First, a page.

Mice vs. Rats: What’s The Difference?
We know that the differences between mice and rats might seem pretty self-explanatory, but there are more distinctions between these two rodents than you’d expect. And when you’re facing a rodent infestation, knowing how to properly identify what you’re up against is key to understanding how to solve a pest problem.
While both mice and rats may look similar, they have varying physical characteristics that you can use to help determine what type of pest you might have.
Size: 12-20cm (4.75-7.80 inches) from nose to tail
Weight: 12-30 grams (0.42-1.05 oz)
- Smaller heads in proportion to their body
- Have a more triangular-shaped face
- Bigger ears relative to their head
- Long whiskers
- White, brown, or grey
- Commonly have a darker toned belly
- Long, thin, hairy tails
- Characterized as smooth
- Smaller but are more pointed
- Around 4-7mm long
- Produces 40-100 droppings per day
Size: 16-40cm (6.30-15.75 inches) from nose to tail
Weight: 1 pound on average
- Larger head in proportion to their body
- Small ears relative to their head
- Blunt snout
- White, brown, grey, or black
- Leave grease marks on the surfaces they touch due to oily fur
- Long tails that are generally hairless
- Scaly rings
- Larger and tend to have more rounded ends
- 7-19mm long
- Produce 20-50 droppings per day
Rodents, in general, are opportunistic omnivores, but the two species do have some food preferences. Mice are more likely to eat plants and grains, while rats prefer foods with higher moisture content, such as fruits. Knowing this can help with baiting traps for these pests. A good middle-ground for bait is peanut butter; mice and rats love it. Plus, peanut butter is easy to apply and lasts for several days.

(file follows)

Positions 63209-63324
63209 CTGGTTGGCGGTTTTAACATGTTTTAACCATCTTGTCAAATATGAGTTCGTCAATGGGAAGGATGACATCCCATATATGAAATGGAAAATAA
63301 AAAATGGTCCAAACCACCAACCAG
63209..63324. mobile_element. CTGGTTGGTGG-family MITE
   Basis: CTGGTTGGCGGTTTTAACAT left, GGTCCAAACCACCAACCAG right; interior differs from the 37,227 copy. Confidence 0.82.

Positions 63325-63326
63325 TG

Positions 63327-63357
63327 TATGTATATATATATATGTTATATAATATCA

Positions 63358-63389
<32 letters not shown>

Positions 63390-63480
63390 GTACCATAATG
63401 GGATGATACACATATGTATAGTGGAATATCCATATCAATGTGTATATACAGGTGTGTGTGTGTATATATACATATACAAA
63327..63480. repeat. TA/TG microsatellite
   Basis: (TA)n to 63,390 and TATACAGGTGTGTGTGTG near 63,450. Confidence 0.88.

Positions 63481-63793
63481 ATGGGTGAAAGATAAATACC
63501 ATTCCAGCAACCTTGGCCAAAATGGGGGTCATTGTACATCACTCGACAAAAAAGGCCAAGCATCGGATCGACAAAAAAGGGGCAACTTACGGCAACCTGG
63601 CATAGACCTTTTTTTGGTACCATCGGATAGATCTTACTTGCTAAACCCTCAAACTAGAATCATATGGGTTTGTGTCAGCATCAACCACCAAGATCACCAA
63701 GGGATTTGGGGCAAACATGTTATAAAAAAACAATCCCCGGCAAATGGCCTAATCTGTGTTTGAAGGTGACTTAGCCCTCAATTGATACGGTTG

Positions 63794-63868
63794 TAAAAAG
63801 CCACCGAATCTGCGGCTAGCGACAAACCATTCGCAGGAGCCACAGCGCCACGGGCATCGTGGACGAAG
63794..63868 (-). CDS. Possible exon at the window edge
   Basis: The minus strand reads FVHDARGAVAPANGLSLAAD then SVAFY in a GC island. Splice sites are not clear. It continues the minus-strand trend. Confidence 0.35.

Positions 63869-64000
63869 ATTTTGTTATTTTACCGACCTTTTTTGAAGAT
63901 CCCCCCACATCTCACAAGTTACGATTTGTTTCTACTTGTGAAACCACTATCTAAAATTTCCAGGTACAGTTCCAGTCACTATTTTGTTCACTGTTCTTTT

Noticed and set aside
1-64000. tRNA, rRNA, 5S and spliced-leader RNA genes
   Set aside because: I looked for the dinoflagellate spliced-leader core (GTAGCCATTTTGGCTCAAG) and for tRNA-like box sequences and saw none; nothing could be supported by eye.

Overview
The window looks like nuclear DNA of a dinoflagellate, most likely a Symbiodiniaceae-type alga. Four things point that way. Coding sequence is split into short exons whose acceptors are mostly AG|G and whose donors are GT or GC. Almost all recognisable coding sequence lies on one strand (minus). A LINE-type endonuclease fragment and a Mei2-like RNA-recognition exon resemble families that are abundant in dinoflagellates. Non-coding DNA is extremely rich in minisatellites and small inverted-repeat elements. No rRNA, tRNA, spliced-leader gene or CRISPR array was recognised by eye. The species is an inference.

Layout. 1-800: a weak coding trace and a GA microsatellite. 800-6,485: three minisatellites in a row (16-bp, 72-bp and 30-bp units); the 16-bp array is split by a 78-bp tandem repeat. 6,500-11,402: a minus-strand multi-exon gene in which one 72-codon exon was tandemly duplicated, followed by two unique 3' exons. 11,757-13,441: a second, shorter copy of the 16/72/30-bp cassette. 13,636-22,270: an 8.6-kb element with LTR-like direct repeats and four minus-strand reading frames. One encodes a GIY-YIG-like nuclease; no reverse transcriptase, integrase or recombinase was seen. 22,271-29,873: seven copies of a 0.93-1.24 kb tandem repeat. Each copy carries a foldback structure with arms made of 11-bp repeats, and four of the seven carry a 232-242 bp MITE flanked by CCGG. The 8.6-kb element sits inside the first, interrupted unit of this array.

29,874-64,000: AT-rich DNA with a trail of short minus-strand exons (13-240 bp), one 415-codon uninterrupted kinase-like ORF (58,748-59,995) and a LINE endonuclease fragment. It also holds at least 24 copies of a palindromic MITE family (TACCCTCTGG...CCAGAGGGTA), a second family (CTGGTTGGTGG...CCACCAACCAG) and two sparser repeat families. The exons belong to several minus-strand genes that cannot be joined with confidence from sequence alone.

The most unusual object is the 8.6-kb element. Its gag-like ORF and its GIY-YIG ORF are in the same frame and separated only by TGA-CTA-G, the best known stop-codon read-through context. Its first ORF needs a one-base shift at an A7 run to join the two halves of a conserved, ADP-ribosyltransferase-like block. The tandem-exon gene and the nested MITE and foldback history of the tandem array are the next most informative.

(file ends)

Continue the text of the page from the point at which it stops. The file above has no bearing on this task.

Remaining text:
Mice and rats share many behavioral similarities, such as being nocturnal, timid, and territorial with other rodents. However, mice tend to be more curious about their surroundings. They’ll often explore items that are newly introduced in their environment. This natural sense of curiosity is what makes mice somewhat easier to trap. With rats, they are much tougher to catch because they are very cautious and avoidant by nature. This trait makes rats less inclined to interact with changes in their environment or along their desired paths.
These two rodents also have different behaviors when it comes to making shelter. Mice build dome-shaped nests out of scavenged material such as vegetation, paper, etc. Nests are often close to food sources and tend to be located in undisturbed areas both indoors and outdoors. Rats are more nomadic and burrow under buildings and natural structures to build their nests.
Damage Potential Differences
Both of these pests are capable of creating a lot of damage to homes and buildings. Mice and rats will gnaw on soft material, such as wood and wiring which poses a fire hazard. However, rats have significantly stronger teeth. They can chew through harder materials like aluminum, glass, sheet metal, and even cinder blocks.
How Kness Can Help With Mice And Rat Problems
Now you know what type of rodent is lurking around, it’s time to take care of the problem with effective traps. That’s where Kness Pest Defense can help. For over 95 years, Kness has been at the forefront of making pest and rodent trapping solutions that get the job done.
For mice, Kness makes the following traps:
Get rid of rats with these Kness pest solutions:
For more helpful pest tips and solutions, visit Kness.com/Pest-Control-Center.